The hotel, which is on a service road leading to the expressway, was built legally under existing zoning regulations. But Mr. Gonzalez of the community board hopes that it will never be allowed to open. “We’ve worked for too many years to change the borough’s image to allow a hotel that would detract from that,” he said.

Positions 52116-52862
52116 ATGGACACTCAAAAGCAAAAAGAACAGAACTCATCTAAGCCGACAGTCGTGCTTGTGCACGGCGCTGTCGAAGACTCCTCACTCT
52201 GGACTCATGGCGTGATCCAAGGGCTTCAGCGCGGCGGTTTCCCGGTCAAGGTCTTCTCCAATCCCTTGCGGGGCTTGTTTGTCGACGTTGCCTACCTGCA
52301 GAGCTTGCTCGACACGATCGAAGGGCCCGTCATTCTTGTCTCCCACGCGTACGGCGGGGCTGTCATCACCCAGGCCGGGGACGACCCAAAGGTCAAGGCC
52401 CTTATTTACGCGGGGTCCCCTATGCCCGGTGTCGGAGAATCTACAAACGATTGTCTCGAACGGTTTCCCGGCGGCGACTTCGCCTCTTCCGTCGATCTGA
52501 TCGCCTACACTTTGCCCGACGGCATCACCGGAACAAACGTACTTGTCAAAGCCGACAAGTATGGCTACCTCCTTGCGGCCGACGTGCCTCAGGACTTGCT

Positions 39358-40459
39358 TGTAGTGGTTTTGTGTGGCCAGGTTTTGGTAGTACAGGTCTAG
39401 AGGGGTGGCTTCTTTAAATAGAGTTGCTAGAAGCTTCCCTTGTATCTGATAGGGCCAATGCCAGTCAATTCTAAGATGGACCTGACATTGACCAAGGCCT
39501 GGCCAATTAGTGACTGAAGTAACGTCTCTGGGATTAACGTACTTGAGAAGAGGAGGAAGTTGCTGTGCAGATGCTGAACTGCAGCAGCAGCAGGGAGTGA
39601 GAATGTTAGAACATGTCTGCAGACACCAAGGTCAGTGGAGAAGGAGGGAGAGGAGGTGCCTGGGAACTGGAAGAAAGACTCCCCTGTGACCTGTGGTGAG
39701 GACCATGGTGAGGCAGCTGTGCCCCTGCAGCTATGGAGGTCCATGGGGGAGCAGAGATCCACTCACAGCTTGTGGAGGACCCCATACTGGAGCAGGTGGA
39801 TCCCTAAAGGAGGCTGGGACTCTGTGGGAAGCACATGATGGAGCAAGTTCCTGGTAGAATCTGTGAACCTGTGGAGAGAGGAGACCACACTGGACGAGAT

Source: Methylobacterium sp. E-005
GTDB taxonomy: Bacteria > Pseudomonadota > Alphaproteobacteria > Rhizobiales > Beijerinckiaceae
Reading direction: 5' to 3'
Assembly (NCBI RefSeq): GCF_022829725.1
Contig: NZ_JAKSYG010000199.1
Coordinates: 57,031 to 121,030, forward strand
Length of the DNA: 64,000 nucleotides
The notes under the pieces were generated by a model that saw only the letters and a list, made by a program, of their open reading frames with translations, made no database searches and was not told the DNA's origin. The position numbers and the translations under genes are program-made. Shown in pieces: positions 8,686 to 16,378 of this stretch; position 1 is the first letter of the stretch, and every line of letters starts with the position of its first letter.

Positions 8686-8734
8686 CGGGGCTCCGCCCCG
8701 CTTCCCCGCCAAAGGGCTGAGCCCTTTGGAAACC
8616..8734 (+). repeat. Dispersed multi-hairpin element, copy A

Raised Eyebrows for a Hotel on the Outskirts

But it's just off the highway. People will stay here on airport layovers, when they visit their families or go to a wedding. There is a residential area shown in the background just a couple of blocks away. This will improve a blighted area!

Sorry, I was thinking like a Curbed commenter for a moment. Heh.

Forest Hills LIRR Station looks like crap

Wonderful maintenance on the Forest Hills LIRR Station. Here's a handrail on a handicapped ramp.
And the platform kinda looks dingy too. How about a fresh coat of paint?